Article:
But the other side of the coin is that most people will not die. They will return to work and schools. Churches, theatres, restaurants and sports stadiums will reopen. People will socialize again. For a while at least, people will be more careful about trying to have savings to cover unexpected situations. Business owners will try to shorten their supply chains.
How this relates to our local parish community
As I said before, Ezekiel’s vision is a metaphor for God’s ability to restore hope in a time of dry bones to a defeated and despairing people. Each week, we at St. George’s pray for families in trouble, and for those who are sick. I think that we are really asking God to offer hope to those in despair, just as in Ezekiel’s vision. Also, of course, we are praying to move our own hearts towards compassion and action.
On the subject of despair, it’s a common refrain today that the main-line Protestant churches in Canada (Anglican, Lutheran, Presbyterian, and United) are dying, that we are also just valleys of dry bones. Some observers blame what they call the liberal-Protestant approach to Christianity. They say it’s wishy-washy and allows you to believe what you like. What’s needed, they say, is a return to the doctrine that we are all unredeemable sinners. That God made a holy sacrifice of his Son for us. That God offers redemption and justification through repentance and faith in Jesus.
My personal ‘take’ on the Gospels
I don’t doubt for a moment the importance of repentance and faith in Jesus. But personally, and I have said this many times, the Pauline doctrine of sin and guilt is not what I take from the Gospels. I see the love, compassion, inclusion, and social justice that Jesus showed in his teachings, and as he dealt with people he met on his travels. These concepts are what we promise when we make or renew our vows at a baptism. Some people may call these ideals wishy-washy, but I don’t. They are very hard to live up to. Faith is a matter of what is in our hearts and in our lives, not what is on our lips.
Because I know that I find it very difficult – consistently – to respect and make room for other people who seem to be different in terms of race, language, religion, and so on. Truly to follow Jesus is to become like him. Jesus did not talk about healing people. He didn’t set up a focus group to decide how best to set about it. He just got on and did it. “Faith without works is dead” [James 2: 17]. Thanks, James, for reminding us that faith and works are complementary, not mutually exclusive, aspects of Christianity.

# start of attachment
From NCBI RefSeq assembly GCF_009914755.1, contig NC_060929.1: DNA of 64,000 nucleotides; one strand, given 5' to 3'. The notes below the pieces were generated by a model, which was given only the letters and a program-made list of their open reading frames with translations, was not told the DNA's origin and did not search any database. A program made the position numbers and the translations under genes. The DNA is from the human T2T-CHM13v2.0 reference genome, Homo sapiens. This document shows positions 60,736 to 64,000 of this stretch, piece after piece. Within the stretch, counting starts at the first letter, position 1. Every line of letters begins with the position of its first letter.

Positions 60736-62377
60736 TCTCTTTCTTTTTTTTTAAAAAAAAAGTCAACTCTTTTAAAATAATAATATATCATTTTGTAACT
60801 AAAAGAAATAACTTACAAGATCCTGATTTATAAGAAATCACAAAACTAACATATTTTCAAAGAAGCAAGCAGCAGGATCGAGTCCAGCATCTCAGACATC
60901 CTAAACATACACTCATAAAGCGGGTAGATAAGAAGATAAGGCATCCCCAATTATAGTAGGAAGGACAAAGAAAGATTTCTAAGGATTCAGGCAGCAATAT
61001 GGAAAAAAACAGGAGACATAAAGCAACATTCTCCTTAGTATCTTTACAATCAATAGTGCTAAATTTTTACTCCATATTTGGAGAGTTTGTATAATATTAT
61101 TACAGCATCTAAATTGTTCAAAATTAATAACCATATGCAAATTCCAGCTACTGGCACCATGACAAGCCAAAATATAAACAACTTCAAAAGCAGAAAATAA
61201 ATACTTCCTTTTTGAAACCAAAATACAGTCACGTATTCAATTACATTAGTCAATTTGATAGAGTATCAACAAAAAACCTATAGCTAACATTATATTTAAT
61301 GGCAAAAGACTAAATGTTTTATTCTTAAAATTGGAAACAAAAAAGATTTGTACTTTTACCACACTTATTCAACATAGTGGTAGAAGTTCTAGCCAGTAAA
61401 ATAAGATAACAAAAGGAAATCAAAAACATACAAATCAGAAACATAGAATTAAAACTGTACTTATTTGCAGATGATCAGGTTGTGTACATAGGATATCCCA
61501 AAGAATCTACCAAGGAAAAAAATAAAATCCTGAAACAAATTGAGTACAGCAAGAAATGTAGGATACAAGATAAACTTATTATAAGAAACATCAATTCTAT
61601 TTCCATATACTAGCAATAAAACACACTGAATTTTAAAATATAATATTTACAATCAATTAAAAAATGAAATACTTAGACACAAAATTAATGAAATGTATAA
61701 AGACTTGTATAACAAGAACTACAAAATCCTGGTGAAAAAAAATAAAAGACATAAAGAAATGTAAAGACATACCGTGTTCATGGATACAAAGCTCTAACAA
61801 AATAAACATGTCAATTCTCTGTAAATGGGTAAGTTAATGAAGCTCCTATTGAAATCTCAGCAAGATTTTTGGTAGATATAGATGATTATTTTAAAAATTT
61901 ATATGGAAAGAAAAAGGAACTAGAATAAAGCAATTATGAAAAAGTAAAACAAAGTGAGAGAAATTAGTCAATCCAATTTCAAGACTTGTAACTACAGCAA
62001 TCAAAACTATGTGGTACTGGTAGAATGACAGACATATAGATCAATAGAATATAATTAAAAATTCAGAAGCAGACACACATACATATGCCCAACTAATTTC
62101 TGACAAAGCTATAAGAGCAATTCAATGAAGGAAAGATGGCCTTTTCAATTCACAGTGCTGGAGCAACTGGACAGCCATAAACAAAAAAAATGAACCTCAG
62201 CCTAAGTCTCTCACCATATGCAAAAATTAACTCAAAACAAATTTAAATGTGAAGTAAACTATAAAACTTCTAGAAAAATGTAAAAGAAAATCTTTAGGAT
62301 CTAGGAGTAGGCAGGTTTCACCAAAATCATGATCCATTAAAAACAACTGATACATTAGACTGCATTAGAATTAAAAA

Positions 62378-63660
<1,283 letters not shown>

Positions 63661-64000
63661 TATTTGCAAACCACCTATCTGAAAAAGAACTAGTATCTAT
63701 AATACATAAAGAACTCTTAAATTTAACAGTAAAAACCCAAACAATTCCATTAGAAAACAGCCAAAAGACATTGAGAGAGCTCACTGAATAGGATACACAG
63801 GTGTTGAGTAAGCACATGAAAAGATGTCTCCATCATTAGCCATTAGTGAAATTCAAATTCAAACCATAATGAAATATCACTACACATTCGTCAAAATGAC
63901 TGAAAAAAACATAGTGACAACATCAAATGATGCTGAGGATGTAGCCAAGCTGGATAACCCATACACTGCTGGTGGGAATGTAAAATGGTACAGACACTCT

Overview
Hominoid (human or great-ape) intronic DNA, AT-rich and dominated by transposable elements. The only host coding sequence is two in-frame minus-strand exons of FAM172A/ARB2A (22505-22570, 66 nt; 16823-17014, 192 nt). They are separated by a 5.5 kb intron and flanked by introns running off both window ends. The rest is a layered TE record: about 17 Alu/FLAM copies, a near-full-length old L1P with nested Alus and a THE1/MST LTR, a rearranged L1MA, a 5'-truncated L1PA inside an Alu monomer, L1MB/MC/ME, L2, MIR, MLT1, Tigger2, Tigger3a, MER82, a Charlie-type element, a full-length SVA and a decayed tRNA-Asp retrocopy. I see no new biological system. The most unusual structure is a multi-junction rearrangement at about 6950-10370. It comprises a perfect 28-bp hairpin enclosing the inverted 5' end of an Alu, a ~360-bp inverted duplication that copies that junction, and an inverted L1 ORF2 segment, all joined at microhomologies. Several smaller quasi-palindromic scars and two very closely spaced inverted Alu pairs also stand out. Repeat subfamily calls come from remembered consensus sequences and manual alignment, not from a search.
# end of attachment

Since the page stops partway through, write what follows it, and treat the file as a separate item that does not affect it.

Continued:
Every week, the first page of our service bulletin includes these words. “Whoever you are and wherever you are in your journey of life, you are welcome in this place.” They echo Solomon’s prayer when he dedicated the Temple in Jerusalem. Everyone should be welcome there, the foreigner from a distant land as much as a member of the people of Israel [1 Kings 8: 41-43].
Ezekiel’s vision is relevant today
In that spirit, may God give us at St. George’s the same message as Ezekiel received twenty-five hundred years ago, “I will lay sinews upon your dry bones and put breath in you, and you shall live.” May God inspire us to be lively and living community of disciples. Even, perhaps especially, at this time, when everything seems to be dark and we risk losing hope.
Ezekiel’s vision is a metaphor for God’s ability to restore hope in a time of dry bones. Can dry bones live again? Of course they can, with God’s help. The sun will shine again. We won’t always be in the valley of the shadow of death. Green pastures and cool waters await us. So let us look with confidence to Jesus, the author and perfecter of our faith, who for the joy that was set before him endured the cross, despising the shame, and sits at the right hand of the throne of God [Hebrews 12: 2]. Amen.